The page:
Michigan students returning from Thanksgiving break may have noticed that the air in Ann Arbor is markedly colder than it was a few days ago. Piles of work and sleepless nights await in the short weeks before the respite of winter vacation. It’s times like these that people need warmth and refuge more than ever, and there is no place more tranquil and inviting than within the frames of Hirokazu Kore-eda’s “Still Walking.”

“Still Walking”

At the Michigan Theater

“Still Walking” brings together the Yokoyama family for its annual ritual honoring Junpei, the eldest son who drowned 12 years ago while rescuing a young boy. The ceremony’s participants’ moods range from unapologetic disdain for the tradition to false cheer for the reunion, but everyone is clearly uncomfortable, especially Junpei’s surviving brother Ryo (Japanese actor Hiroshi Abe).

This discomfort bristles in sharp contrast to the gorgeous scenery surrounding the contentious family. The cinematography of this film is so beautiful that it’s difficult to pay full attention to the narrative — the interiors are warm and inviting despite their grouchy inhabitants and crumbling bathroom tiles. The nature depicted outside is also vibrant and colorful.

The film’s central theme, the turmoil that brings the Yokoyama family together, lacks the intimacy of the house in which the characters converge. Kyohei (Japanese veteran Yoshio Harada), the aging patriarch of the family, makes explicitly clear his preference for the departed Junpei. Kyohei’s wife Toshiko (Kirin Kiki) admits to her living son that she invites the now-grown boy whom Junpei rescued to their home every year just to watch him struggle with the guilt of his own survival. But there is no rage here, only a stale and lingering depression, and the Yokoyamas’ aging grief cannot dim the beauty of their surroundings.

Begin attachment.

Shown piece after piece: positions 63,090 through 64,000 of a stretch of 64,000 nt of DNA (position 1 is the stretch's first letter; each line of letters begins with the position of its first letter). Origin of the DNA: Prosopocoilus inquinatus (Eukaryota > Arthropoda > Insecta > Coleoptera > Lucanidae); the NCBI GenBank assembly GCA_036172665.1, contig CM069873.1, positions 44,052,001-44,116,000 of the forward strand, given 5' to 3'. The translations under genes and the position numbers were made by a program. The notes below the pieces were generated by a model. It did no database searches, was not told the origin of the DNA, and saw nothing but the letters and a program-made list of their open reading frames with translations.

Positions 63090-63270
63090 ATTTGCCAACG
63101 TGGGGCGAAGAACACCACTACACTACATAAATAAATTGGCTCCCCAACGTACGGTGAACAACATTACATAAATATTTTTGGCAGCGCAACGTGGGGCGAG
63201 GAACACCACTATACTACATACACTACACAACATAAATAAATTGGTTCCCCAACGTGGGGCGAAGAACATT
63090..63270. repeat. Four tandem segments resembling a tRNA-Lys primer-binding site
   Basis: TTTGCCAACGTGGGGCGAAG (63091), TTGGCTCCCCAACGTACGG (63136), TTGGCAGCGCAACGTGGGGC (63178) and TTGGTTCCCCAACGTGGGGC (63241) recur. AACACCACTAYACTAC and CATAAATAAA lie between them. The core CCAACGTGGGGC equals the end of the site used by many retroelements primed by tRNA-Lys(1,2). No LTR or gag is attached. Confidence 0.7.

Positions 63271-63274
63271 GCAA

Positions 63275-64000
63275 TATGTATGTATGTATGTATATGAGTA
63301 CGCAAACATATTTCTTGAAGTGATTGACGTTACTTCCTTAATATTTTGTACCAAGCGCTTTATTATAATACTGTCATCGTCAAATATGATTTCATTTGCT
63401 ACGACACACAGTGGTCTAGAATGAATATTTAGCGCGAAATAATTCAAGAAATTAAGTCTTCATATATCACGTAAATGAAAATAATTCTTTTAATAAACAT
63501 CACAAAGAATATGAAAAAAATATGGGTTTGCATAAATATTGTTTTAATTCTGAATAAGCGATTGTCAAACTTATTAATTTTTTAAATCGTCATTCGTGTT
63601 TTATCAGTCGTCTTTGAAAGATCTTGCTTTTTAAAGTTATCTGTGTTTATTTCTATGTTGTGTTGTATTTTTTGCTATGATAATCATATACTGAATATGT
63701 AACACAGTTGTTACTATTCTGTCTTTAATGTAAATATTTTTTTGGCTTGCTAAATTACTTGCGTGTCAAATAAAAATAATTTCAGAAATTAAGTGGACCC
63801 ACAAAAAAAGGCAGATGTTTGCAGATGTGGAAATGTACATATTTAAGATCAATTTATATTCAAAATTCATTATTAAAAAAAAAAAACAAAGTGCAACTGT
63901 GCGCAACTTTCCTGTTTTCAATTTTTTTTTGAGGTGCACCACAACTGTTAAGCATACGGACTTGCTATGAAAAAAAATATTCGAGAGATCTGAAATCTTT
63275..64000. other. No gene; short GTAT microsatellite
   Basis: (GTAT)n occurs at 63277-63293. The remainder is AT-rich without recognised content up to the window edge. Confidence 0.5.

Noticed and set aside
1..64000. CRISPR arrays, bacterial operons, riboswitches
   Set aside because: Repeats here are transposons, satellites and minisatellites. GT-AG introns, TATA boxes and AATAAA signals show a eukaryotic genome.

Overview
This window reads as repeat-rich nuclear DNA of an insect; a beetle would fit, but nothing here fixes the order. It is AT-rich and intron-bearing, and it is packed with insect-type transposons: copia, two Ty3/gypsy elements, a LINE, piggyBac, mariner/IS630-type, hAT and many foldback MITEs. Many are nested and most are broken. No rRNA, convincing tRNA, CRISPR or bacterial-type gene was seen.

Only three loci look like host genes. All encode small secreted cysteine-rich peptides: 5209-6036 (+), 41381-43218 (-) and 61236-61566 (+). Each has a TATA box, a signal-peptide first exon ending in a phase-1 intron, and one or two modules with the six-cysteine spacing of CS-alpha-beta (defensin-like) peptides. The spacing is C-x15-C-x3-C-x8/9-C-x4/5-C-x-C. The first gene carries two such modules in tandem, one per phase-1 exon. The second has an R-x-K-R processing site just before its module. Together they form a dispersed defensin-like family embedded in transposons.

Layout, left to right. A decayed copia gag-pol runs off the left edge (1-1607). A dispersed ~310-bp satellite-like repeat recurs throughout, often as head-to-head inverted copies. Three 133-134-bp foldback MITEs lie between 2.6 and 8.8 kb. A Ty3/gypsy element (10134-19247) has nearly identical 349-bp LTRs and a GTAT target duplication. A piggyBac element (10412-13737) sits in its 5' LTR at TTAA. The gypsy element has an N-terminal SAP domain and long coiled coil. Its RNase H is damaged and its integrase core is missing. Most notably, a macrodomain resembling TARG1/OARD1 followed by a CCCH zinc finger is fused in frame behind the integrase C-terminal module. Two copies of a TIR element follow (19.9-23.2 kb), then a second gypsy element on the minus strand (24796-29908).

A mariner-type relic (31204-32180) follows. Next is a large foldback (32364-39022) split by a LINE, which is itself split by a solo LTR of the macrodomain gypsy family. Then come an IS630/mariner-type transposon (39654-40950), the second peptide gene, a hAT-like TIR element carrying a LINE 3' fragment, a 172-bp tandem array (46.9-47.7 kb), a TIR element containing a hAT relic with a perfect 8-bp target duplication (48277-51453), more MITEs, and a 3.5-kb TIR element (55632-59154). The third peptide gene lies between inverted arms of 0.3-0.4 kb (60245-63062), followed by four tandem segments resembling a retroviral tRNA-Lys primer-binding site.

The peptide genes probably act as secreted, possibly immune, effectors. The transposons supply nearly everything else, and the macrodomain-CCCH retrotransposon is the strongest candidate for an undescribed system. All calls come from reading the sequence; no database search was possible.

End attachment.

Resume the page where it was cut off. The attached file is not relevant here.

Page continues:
The architecture of the family’s home lends itself to exceptional shot construction. After the customary greetings and small talk, the Yokoyamas kneel at a table obviously not intended for such a large dinner party. The grimacing family eats in silence, cramped within the wooden beams of the dining room and eager for the meal to end. Ryo and his stepson bathe together after a forceful suggestion from Grandma Toshiko; the tub is cramped, and both man and boy’s knees poke out of the water as they each stare blankly and awkwardly at the wall in front of them.

The outdoor imagery is as sharp as it is lovely — at the graveyard, Ryo’s stepson’s face appears between the crook of his mother’s arm and Junpei’s headstone, indicating that he is caught between families.

Even with subtitles, “Still Walking” thankfully delivers. An American audience’s possible lack of familiarity with the Japanese language might mask some deficiencies in performance by a film’s actors, but there is no mistaking the genuine emotion of the cast of “Still Walking.” These do not look like people reciting lines for a role. This is a real family with real love and real disappointment.

Anyone in Ann Arbor could look out a window right now and it would be difficult to blame that person for feeling depressed at the sight. If you find yourself swamped with work or cold or tired and you have two hours to spare, use them to see “Still Walking.” The warmth will last long enough to see you home.

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